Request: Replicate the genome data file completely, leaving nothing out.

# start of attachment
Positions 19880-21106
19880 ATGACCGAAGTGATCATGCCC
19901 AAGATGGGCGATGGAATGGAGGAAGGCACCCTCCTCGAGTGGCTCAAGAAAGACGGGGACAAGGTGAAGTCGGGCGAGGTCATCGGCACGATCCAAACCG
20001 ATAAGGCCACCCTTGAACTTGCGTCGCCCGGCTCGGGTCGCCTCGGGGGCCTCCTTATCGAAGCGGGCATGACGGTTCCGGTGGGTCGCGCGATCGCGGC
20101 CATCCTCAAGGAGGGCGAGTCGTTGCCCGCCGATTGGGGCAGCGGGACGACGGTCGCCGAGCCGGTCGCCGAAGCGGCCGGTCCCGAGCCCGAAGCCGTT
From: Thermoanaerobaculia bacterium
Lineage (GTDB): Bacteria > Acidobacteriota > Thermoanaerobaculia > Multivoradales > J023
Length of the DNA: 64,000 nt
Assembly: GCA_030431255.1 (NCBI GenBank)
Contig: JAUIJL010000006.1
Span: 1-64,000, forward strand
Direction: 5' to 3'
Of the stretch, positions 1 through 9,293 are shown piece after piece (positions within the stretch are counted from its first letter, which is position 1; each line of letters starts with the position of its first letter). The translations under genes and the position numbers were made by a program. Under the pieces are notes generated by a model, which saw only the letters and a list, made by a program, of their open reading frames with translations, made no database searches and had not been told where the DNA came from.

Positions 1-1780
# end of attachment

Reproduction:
Positions 19880-21106
19880 ATGACCGAAGTGATCATGCCC
19901 AAGATGGGCGATGGAATGGAGGAAGGCACCCTCCTCGAGTGGCTCAAGAAAGACGGGGACAAGGTGAAGTCGGGCGAGGTCATCGGCACGATCCAAACCG
20001 ATAAGGCCACCCTTGAACTTGCGTCGCCCGGCTCGGGTCGCCTCGGGGGCCTCCTTATCGAAGCGGGCATGACGGTTCCGGTGGGTCGCGCGATCGCGGC
20101 CATCCTCAAGGAGGGCGAGTCGTTGCCCGCCGATTGGGGCAGCGGGACGACGGTCGCCGAGCCGGTCGCCGAAGCGGCCGGTCCCGAGCCCGAAGCCGTT
From: Thermoanaerobaculia bacterium
Lineage (GTDB): Bacteria > Acidobacteriota > Thermoanaerobaculia > Multivoradales > J023
Length of the DNA: 64,000 nt
Assembly: GCA_030431255.1 (NCBI GenBank)
Contig: JAUIJL010000006.1
Span: 1-64,000, forward strand
Direction: 5' to 3'
Of the stretch, positions 1 through 9,293 are shown piece after piece (positions within the stretch are counted from its first letter, which is position 1; each line of letters starts with the position of its first letter). The translations under genes and the position numbers were made by a program. Under the pieces are notes generated by a model, which saw only the letters and a list, made by a program, of their open reading frames with translations, made no database searches and had not been told where the DNA came from.

Positions 1-1780